Essi Tchalla, a trainee in the doctoral program in microbiology and immunology, is confident she is on the right path.
A native of Togo in West Africa, she came to the United States in 2013 to pursue higher education. One of her cousins was a biomedical sciences major at the University at Buffalo and recommended Tchalla look into the program.
She decided it was a good fit for her and after graduating with a bachelor of science degree, she took advantage of an opportunity to conduct research to gain experience for graduate school.
As a research technician in the Department of Microbiology and Immunology in the Jacobs School of Medicine and Biomedical Sciences, Tchalla gained valuable experience, especially in conducting numerous different assays.
“I am very interested in bacterial pathogenesis and immunology,” she says. “I learned how to give oral presentations to a group of scientists, and more importantly, how to interpret scientific data and present it effectively.”
Tchalla says she knew she wanted to pursue a doctoral degree after her undergraduate college experience and had a pair of top choices — microbiology and immunology or cancer genetics.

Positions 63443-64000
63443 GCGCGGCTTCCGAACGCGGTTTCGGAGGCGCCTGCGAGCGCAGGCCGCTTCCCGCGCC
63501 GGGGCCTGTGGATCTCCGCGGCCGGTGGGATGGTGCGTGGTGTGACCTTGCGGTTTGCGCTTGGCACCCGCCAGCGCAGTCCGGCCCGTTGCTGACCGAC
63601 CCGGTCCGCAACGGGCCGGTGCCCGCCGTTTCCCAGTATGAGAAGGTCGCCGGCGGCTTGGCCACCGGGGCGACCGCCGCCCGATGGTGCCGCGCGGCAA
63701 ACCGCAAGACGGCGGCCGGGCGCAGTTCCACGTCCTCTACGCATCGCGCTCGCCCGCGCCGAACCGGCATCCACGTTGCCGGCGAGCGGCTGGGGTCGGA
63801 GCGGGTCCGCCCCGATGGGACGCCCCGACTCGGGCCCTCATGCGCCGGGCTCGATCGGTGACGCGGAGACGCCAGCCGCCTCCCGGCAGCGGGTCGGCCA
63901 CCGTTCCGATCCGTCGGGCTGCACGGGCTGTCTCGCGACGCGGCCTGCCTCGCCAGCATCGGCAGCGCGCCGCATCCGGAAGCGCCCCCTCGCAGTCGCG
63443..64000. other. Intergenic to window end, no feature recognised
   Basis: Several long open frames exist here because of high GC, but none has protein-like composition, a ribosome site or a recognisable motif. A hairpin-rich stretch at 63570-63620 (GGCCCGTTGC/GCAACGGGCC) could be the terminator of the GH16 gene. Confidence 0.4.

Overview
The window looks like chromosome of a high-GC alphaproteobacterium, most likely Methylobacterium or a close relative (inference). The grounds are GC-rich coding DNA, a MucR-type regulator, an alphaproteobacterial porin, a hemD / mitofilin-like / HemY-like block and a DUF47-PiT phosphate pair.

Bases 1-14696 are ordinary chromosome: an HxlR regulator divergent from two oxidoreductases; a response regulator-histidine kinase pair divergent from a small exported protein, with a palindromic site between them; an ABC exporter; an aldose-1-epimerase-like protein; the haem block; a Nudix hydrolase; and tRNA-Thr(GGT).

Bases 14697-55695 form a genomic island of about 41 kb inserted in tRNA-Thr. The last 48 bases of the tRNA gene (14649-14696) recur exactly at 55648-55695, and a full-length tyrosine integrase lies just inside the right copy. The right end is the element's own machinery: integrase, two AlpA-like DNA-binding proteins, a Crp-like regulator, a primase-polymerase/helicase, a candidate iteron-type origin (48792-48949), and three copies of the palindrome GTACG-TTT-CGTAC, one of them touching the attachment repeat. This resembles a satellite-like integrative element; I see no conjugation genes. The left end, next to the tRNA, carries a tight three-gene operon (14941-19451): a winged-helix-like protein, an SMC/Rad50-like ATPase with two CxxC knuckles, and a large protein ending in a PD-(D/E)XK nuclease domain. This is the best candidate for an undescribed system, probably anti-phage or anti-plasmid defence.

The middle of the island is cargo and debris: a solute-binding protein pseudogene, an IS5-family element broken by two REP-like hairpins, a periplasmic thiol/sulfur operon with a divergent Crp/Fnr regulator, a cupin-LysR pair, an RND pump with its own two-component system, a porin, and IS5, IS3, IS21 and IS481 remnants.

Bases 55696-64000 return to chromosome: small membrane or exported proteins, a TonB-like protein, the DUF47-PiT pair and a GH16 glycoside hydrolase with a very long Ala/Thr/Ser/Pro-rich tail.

“Getting a job as a research technician in a microbiology and immunology lab made me fall in love with the field even more, making the choice very easy for me,” she says.
Faculty members in the department are very supportive and encouraging, Tchalla says, singling out her mentor, Elsa Bou Ghanem, PhD, assistant professor of microbiology and immunology.
“Working with Elsa has been one of the best experiences of my life and I am so grateful to have her as my mentor,” she says. “She is one of the most supportive and understanding people I know and those are two of the best qualities I look for in a mentor. She believes in her trainees and treats us all equally.”
Tchalla is unequivocal in her feelings about the direction her life has taken.
“The doctoral program in microbiology and immunology is amazing,” she says. “You can always count on faculty and staff in the department to guide you to the right path.”
“There is such diversity in the research areas that you will find what research and which mentor suits you,” Tchalla adds.
“The training you receive as a graduate student in microbiology and immunology is vigorous and sets you up to be a great scientist.”